For the rapid diagnosis of respiratory infections caused by Pseudomonas aeruginosa, we developed IFA-staining of sputum for Pseudomonas aeruginosa using serogroup-specific monoclonal antibody (MEIASSEI RYOKUNOUKIN, MEIJI, JAPAN). IFA-titers of each serogroup-specific antibodies were distributed from 1: 4 to 1: 200 dillution, and minimal concentration of bacteria detectable by IFA-staining was 106 CFU/ml in the sputum. We performed IFA-staining on 131 smears of the sputa presented to the Clinical Laboratory of Nagasaki University. In 36 specimens from which more than 106 CFU/ml of Pseudomonas aeruginosa were isolated, 27 specimens (75%) were judged as IFA-positive, and in 18 specimens with more than 107 CFU/ml of Pseudomonas aeruginosa, 15 (83%) were IFA-positive. Furthermore, there was a distinct correlation between number of fluorescing bacilli (microscopic findings of IFA-staining) and quantity of Pseudomonas aeruginosa isolated from the sputum. In the 86 sputa with a negative culture for Pseudomonas aeruginoas, 82 (95%) were judged as IFA-negative. Using this method, we can directry identify Pseudomonas aeruginosa in the sputum, and according to these results, the IFA-staining of the sputum was considered to be a useful method for the rapid diagnosis of respiratory infections caused by Pseudomonas aeruginosa.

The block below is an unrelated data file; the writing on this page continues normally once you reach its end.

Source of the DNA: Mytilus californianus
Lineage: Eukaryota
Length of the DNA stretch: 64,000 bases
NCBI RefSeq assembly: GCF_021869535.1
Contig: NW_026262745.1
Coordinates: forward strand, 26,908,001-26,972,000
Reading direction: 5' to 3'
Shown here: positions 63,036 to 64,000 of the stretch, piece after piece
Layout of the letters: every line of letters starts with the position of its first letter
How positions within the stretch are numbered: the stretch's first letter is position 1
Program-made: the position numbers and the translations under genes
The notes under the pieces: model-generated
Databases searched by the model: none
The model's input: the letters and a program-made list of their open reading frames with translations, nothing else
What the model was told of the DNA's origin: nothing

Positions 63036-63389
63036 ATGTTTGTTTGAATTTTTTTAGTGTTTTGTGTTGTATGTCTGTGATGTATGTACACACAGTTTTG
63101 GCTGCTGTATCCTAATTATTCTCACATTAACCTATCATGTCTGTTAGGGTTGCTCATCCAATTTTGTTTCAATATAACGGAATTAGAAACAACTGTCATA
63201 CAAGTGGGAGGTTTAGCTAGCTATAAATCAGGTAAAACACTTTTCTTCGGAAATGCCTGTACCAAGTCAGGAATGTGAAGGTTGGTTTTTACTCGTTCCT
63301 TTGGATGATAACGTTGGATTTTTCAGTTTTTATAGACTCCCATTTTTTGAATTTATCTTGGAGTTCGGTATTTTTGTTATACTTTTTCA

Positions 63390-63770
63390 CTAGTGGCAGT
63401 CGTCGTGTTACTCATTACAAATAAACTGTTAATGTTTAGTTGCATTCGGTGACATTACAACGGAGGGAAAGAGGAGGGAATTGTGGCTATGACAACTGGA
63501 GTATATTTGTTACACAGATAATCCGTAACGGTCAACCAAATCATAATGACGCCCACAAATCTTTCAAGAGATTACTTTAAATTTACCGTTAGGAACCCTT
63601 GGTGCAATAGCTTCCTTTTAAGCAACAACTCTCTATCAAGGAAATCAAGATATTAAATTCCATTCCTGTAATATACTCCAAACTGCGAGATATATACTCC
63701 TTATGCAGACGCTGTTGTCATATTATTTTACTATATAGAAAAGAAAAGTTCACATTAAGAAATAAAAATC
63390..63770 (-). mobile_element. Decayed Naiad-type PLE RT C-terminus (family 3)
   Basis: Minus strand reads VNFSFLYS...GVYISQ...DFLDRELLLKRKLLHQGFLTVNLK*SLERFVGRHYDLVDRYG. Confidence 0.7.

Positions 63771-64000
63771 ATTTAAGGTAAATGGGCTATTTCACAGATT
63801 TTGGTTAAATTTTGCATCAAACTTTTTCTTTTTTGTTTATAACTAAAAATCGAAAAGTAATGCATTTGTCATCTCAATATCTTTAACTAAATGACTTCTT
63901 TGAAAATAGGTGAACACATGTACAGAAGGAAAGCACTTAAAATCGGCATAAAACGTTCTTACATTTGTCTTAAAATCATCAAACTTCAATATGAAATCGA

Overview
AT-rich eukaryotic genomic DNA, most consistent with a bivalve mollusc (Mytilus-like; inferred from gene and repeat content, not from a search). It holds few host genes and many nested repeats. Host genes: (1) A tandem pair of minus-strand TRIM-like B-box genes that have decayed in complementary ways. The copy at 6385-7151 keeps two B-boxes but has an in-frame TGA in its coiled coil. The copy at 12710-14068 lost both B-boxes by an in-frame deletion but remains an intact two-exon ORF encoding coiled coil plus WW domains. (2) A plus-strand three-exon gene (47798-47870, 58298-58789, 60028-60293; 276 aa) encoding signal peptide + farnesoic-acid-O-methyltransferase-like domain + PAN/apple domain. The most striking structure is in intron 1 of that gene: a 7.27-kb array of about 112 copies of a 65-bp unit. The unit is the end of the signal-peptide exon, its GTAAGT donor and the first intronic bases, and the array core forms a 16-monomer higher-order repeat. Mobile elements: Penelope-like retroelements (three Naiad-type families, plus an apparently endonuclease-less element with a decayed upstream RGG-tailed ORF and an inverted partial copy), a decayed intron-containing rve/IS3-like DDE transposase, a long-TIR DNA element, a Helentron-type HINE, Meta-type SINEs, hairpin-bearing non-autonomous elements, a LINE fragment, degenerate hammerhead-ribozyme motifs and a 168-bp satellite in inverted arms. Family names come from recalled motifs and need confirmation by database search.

The annual examination for HBsAg and anti-HBs was carried out on personnel of Nagoya National Hospital during the 11 years from 1975 to 1985. In 1976 the frequency of natural positive turn of HBV markers was 3.3% in the medical staff and 2.5% in the non-medical staff, but in 1985 it showed a marked decrease to 1.0% in the medical staff and 0% in the non-medical staff. These results suggested an outcome of protective measures against hospital infection of HBV as well as a tendency to decrease HBV infection in social life. The frequency of natural positive turn of HBV markers in a year was highest in surgeons (1.9%) as compared to internists (0.9%), nurses (1.7%), laboratory technicians (1.0%) and non-medical staff (1.0%). Classifing by the disposition of nurses, it was significantly high in nurses working in the outpatient department (4.8%) as compared to the operating room (2.9%), maternity floor (2.2%), surgical floors (1.2%) and floors of internal medicine (1.1%). These results suggested the highest risk of HBV infection in the outpatient department.